I hate traffic! GPS to the rescue?

Tom Keating : VoIP & Gadgets Blog
Tom Keating
CTO
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I hate traffic! GPS to the rescue?

I hate traffic. No, let me rephrase that. I HATE traffic! Connecticut's I-95 corridor from Bridgeport to Greenwich is ranked as having traffic in the nation. I know for a fact that commuting on I-95 has knocked off at least 5 years of my lifetime - not to mention the years I have sat idling in standstill traffic, wasting gallons of fossil fuel, polluting the environment, and the increased blood pressure incurred by cursing that guy who just cut me off just to advance 3 car spaces in 5 mph traffic

You know what I hate even worse? Those damn radio traffic reports! They're absolutely useless! Just when I thought I found a good radio station to give me a heads-up on traffic delays, I am always sorely disappointed. Here's a typical traffic report: "Thing are a little bit heavy by exit 30. There will be slight breaks in the traffic until you reach exit 25 with a slight slowdown caused by a fender bender over on the right shoulder. I-95 is pretty smooth sailing with a touch of the brakes by exit 40."

Basically, this traffic report tells me nothing. It's all generalities with no real indication if I should take an alternate route. In fact, this last comment "just a touch of the brakes" comment happened this morning on the way to work. It wasn't a "touch of the brakes" - try "just a touch of the gas pedal every 30 seconds!" since traffic was crawling. Had the traffic report given me an "estimated speed" or some sort of "traffic jam factor" I could have taken back roads or an alternate highway. But alas, the only time traffic reports really help me is if there is a major accident.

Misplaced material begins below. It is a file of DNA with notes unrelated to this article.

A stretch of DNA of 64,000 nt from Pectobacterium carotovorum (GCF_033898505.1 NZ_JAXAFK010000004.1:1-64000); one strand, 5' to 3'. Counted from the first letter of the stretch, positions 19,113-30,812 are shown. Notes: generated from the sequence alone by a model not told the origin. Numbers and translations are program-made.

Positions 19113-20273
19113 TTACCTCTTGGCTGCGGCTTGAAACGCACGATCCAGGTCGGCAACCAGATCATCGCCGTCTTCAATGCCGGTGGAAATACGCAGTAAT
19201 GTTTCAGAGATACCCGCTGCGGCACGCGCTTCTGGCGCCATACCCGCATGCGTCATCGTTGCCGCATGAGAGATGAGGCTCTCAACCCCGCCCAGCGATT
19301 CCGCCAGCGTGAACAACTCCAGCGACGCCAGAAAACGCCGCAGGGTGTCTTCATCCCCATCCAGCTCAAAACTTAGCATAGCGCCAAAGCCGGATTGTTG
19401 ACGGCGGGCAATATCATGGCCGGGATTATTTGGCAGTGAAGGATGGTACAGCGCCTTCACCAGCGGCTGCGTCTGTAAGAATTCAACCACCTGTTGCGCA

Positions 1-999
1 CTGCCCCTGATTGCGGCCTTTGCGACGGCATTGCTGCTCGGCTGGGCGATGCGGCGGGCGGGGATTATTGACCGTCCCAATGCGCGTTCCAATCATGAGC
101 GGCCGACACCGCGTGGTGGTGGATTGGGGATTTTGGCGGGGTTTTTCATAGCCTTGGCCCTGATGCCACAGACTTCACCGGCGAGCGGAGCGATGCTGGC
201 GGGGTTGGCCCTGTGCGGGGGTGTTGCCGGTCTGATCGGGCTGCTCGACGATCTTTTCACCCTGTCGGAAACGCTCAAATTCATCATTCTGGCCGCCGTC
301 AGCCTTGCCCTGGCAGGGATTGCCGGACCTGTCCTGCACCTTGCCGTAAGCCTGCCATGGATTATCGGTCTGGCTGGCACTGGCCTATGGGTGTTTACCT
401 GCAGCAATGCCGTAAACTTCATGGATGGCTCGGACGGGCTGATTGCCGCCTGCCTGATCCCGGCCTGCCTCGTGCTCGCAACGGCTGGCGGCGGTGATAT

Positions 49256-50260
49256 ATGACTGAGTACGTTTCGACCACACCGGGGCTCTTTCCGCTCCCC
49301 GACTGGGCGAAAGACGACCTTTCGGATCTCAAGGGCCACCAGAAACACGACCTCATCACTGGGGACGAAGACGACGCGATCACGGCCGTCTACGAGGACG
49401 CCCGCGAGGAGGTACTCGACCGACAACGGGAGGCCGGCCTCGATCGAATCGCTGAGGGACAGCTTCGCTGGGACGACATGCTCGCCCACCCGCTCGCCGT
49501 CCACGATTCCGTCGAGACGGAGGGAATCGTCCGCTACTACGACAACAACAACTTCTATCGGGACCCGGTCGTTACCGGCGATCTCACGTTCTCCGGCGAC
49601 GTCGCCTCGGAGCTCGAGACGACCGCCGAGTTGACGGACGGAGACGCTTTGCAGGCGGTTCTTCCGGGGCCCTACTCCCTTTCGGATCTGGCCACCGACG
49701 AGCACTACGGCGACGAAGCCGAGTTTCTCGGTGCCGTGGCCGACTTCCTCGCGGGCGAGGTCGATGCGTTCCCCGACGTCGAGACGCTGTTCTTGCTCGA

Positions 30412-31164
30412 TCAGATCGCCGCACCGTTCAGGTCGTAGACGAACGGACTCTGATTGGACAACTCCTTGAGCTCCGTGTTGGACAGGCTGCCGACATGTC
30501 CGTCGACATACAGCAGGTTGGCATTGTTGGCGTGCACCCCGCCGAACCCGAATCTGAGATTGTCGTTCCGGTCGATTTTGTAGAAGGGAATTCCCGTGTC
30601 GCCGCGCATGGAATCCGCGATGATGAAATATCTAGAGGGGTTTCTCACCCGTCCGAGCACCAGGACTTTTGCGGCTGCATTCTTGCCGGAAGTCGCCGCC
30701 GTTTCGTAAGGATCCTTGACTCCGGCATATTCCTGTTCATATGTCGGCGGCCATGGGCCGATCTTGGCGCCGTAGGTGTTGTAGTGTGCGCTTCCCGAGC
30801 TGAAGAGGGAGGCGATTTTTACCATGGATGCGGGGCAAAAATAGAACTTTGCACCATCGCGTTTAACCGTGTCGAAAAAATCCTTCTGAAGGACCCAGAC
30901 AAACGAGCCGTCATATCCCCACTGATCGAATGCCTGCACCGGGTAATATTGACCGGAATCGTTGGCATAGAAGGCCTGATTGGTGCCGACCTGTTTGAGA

Here's my solution. Why not use GPS technology combined with vehicle tracking? Already on the road there are millions of GPS units installed on cars and trucks. While most GPS units are one-way (no vehicle tracking), many do have vehicle tracking, such as OnStar which is installed on probably thousands of vehicles that could be used to calculate the average speed on any given road.

Now, I know privacy advocates would probably scream bloody murder at the idea of letting someone "track" their vehicle, but there are ways around the privacy issue. What if the owners of GPS-enabled cars "opted in" to allowing a third-party traffic monitoring company track their vehicle anonymously to determine traffic patterns real-time? As an incentive, the GPS service provider (OnStar) could offer a discount if you opt-in to letting them track the speed/location of your vehicle. Service providers can "sell" the traffic data to radio stations for accurate traffic reports, or even back to the people they have "opted in".

Of course, "speeders" may be wary of letting someone track their speed, but I'm sure there is way of "anonymizing" the data and only keeping "realtime" data for 1-3 seconds (just enough to calculate average speed) before deleting it - this way law enforcement can't subpoena driving information. Actually, since each GPS waypoint is "anonymous", it won't matter.



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